How Effective and Safe is Birth Control Shot?
Birth control shot is an injection of progesterone through which women can prevent pregnancy by taking it every 3 months. It is useful for women who want a very effective way of contraception but do not want to use an IUD or they can’t, find it difficult to remember to take their pills regularly, and those who cannot take oestrogen. It can also work as a temporary method for those who are awaiting their permanent birth control surgery.
[Read: Forms of Contraception]
If you want to conceive in the coming year, it would not be advisable to take this birth control shot. The shot does not provide protection from sexually transmitted diseases and HIV. So, you will need to take recourse to condoms every time you have sex. You should be especially careful if you are not in a monogamous relationship.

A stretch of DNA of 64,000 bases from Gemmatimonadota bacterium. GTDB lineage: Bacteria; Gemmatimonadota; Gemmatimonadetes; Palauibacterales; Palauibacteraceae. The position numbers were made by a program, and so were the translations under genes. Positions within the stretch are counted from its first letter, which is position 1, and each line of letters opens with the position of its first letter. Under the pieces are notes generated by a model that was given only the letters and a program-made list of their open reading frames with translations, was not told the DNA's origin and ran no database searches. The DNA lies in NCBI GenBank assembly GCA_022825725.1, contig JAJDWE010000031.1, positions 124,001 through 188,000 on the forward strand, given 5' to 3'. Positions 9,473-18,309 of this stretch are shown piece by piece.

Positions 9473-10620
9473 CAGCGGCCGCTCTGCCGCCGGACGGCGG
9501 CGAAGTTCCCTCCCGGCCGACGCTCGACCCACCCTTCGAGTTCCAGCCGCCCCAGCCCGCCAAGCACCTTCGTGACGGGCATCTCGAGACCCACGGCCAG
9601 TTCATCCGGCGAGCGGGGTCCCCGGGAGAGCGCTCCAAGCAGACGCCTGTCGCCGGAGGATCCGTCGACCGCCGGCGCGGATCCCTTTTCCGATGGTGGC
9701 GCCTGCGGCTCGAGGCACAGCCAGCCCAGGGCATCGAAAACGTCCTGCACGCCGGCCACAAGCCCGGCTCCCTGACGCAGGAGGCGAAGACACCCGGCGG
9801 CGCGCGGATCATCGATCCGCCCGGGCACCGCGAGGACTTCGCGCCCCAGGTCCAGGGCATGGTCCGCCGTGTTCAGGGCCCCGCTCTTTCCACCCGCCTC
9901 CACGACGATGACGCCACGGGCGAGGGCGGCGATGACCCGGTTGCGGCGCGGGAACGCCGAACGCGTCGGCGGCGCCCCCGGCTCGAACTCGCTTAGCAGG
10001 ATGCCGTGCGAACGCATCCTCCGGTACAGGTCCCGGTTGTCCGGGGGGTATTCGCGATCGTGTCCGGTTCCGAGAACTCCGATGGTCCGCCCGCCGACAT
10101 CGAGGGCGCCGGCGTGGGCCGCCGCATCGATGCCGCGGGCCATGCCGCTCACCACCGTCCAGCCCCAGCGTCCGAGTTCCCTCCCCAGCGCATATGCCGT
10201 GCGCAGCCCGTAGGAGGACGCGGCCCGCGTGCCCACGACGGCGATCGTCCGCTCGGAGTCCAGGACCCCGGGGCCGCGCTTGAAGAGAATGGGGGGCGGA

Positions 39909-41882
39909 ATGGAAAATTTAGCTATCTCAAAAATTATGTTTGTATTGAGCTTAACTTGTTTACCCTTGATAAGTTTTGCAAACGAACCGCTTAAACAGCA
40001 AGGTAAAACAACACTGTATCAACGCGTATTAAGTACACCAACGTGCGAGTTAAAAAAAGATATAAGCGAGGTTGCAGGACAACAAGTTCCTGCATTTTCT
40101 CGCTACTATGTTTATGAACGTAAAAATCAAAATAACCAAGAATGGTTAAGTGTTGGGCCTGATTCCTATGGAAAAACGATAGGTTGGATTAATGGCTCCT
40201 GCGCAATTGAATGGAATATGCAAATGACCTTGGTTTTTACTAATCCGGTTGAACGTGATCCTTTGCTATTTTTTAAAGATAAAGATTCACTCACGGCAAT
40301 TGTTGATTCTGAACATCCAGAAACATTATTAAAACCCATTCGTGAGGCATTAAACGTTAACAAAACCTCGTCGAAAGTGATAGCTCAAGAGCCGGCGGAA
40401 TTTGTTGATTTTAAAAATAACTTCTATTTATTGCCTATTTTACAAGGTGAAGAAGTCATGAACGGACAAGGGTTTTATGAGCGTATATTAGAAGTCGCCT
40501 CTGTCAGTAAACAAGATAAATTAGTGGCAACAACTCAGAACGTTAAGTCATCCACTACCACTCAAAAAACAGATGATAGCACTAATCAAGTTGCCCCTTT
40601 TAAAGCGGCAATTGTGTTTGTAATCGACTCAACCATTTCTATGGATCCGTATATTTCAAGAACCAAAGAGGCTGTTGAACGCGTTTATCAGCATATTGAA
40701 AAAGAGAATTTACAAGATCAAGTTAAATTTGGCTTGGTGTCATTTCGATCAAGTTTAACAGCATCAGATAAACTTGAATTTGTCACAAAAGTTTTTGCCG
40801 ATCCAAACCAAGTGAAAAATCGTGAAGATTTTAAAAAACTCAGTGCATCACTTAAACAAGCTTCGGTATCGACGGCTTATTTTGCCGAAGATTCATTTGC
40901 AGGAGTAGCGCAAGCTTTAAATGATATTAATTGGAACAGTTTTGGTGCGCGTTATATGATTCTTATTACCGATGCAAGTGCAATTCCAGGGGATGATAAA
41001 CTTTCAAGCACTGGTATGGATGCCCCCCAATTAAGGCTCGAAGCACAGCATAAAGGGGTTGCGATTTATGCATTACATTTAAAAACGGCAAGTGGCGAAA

A birth control method which is completely effective, a benchmark of no unwanted pregnancy can be set. Very effective implies that between 1 and 2 out of a hundred women become pregnant while using the method. Effective can be taken to mean that 2 to 12 women out of 100 become pregnant while using that method.
Moderately effective can imply 13 to 20 out of 100 couples getting pregnant, while the not-so-effective can mean that 21 to 40 out of 100 women become pregnant as a result of using this method. An ineffective method of contraception is one in which 40 out of 100 women were pregnant while using this method.
With regards to the rating of birth control shot, you can get an idea with the stat that it is effective in 70 percent of the times it is used. This would put the method in the category of effective but not very effective. Choosing a birth control method should be based on how easy a birth control method is, and the way of using it. Another factor to be taken into consideration is whether taking some sort of medication is likely to interfere with the way the method would work.
[Read: Natural Methods of Contraception]
The birth control shots are advantageous to the nursing women too. But they state that breastfeeding mothers should wait for at least six months before starting it.
Read more articles on Contraception
Source: Onlymyhealth editorial team Mar 19, 2012
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